The note of judgment is clear and unrelenting in Q's language and imagery 'viper's brood',115 'the coming wrath' (Q 3.7),116 'the ax already laid at the root of the trees', 'every tree not bearing good fruit cut down and thrown into the (Q 3.9),117 'the winnowing shovel to clear the threshing floor',118 the chaff to be burned 'with unquenchable fire' (Q 3.17).119 That Israel is in view, whether individuals, Judea's leaders,120 or Israel as such,121 is evident from Q 3.8 'Do not begin presume to...

Forgiving as Forgiven

A further mark of the love for which Jesus called is the readiness to forgive. Characteristic of the discipleship to which Jesus called was the two-sided theme of forgiven as forgiving, forgiven therefore forgiving. The importance of this two-sidedness of forgiveness is alreadv clear in the Lord's Praver 'Forgive (aphes) us our debts, as we also have forgiven our debtors' (Matt. 6.12) 'Forgive (aphes) us our sins, for we ourselves also forgive everyone indebted to us' (Luke And Matthew...

Living in the Light of the Coming Kingdom

The tradition reviewed in the last two chapters could be sliced, tweaked, and expanded in manv wavs. But enough has been said to give us a fair idea of the 292. Mark 9.33-37 pars. 10.35-45 pars. 'There is no suggestion of the twelve functioning as priests to others' laitv' (Dunn, Jesus' Call to Discipleship 106). In Matthew the authority given to Peter to 'bind and loose' in Matt. 16.19 is given to 'the disciples' 'the church' (18.18). Matthew also includes an explicit warning against anv...

Hearing Jesus

The first of these subset questions (For whom did Jesus intend his message ), like the others, poses an immediate challenge. For our approach throughout has stressed the impossibility of our getting back to Jesus himself. All we have in the Jesus tradition is the deposit of how he was heard by those who responded positively to his message (Jesus remembered). Our opening question, therefore, is unavoidably transposed into How was Jesus' intention heard by those who followed him Which also means...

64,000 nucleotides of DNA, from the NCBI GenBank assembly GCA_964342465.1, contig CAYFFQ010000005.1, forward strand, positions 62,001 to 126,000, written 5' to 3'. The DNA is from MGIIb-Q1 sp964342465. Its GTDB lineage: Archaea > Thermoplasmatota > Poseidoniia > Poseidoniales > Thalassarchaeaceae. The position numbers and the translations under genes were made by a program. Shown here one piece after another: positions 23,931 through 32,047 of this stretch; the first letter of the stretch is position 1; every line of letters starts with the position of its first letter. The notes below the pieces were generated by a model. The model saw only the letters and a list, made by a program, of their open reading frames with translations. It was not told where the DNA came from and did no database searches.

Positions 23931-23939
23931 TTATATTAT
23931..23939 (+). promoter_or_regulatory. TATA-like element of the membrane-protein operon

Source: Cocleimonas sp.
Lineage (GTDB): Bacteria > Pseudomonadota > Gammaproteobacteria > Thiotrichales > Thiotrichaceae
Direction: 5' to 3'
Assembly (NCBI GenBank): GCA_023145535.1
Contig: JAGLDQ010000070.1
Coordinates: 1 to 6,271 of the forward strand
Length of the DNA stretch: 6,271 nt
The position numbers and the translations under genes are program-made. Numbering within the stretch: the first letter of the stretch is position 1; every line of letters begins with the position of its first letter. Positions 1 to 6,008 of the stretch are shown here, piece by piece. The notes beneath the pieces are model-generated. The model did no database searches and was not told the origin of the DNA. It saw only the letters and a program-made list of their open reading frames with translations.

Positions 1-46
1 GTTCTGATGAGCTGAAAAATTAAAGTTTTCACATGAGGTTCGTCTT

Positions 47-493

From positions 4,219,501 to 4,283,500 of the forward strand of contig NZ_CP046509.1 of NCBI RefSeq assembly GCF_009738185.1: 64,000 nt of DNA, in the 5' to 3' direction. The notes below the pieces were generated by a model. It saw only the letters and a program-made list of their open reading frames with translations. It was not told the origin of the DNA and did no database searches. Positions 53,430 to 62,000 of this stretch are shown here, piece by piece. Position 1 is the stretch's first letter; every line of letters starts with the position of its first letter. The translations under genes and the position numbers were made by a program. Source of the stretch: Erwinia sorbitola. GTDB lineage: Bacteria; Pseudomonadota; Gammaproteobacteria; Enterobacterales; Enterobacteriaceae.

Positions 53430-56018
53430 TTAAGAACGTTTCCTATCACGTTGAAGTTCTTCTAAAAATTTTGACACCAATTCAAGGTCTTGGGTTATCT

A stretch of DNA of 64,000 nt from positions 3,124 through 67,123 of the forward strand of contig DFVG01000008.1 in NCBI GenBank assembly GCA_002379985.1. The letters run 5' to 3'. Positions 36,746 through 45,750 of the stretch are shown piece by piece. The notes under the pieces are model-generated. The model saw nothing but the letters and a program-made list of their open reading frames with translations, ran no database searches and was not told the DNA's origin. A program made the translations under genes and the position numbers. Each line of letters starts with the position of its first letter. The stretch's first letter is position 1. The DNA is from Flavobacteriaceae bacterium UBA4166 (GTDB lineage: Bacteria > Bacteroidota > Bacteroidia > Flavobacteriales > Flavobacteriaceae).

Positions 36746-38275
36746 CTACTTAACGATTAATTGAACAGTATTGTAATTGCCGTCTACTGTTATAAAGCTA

G The Diversity of Faith

Another aspect of postmodern criticism should not be ignored, namely the pluralism endemic to the recognition that readers respond differently to texts and so produce multiple meanings. Applied to the beginnings of the Jesus tradition, that insight reminds us that Jesus would have impacted variously on different individ-uals.118 Or in terms of the present discussion, there would have been diversity of faith from the very first.119 That is not, or should not be, a problem. For the evidence of...

B Absence of Boundaries

The point emerging above highlights a remarkable feature of the discipleship to which Jesus called. As with his initial call to 'the poor' ( 13.4) and to 'sinners' ( 13.5), so with the character of discipleship for which his own practice provided the template. Whereas others sought to protect Israel's special status before Yahweh by drawing tighter boundaries round the people of promise, Jesus sought to break down these boundaries and to create a fellowship which was essentially open rather...

An Ongoing Dialogue

As thus far described, the situation at the beginning of the twenty-first century is one of even greater confusion than when Schweitzer surveyed the equivalent scene at the beginning of the twentieth century. On the one hand, the rampant neo-Liberal quest seems to have superseded and called in question some of the key results of nineteenth- and twentieth-century Gospels and life of Jesus research. And on the other, postmodernism seems to have pulled the rug completely from under the feet of...

B Probability Not Certainty

The fundamental methodological observations made by Lessing and Troeltsch must also be given full weight. The key and most enduring point can be restated simply in terms of the distinction, familiar to historians, between event, data, and fact.3 The historical 'event' belongs to the irretrievable past. All the historian has available are the 'data' which have come down through history personal diaries, reminiscences of eyewitnesses, reports constructed from people who were present, perhaps some...

B Archaeological Evidence

Archaeological evidence from Jerusalem in particular provides some interesting circumstantial support. The evidence indicates that during the Herodian period there developed the practice of secondary burial. The initial burial, typically in a rock-hewn chamber, allowed the flesh to decay from the bones. Probably a year after initial burial the bones were collected and put in an ossuary (bone box), which was retained inside the loculi tomb.37 Of special interest is the fact that this practice...

Why Did Jesus Go Up to Jerusalem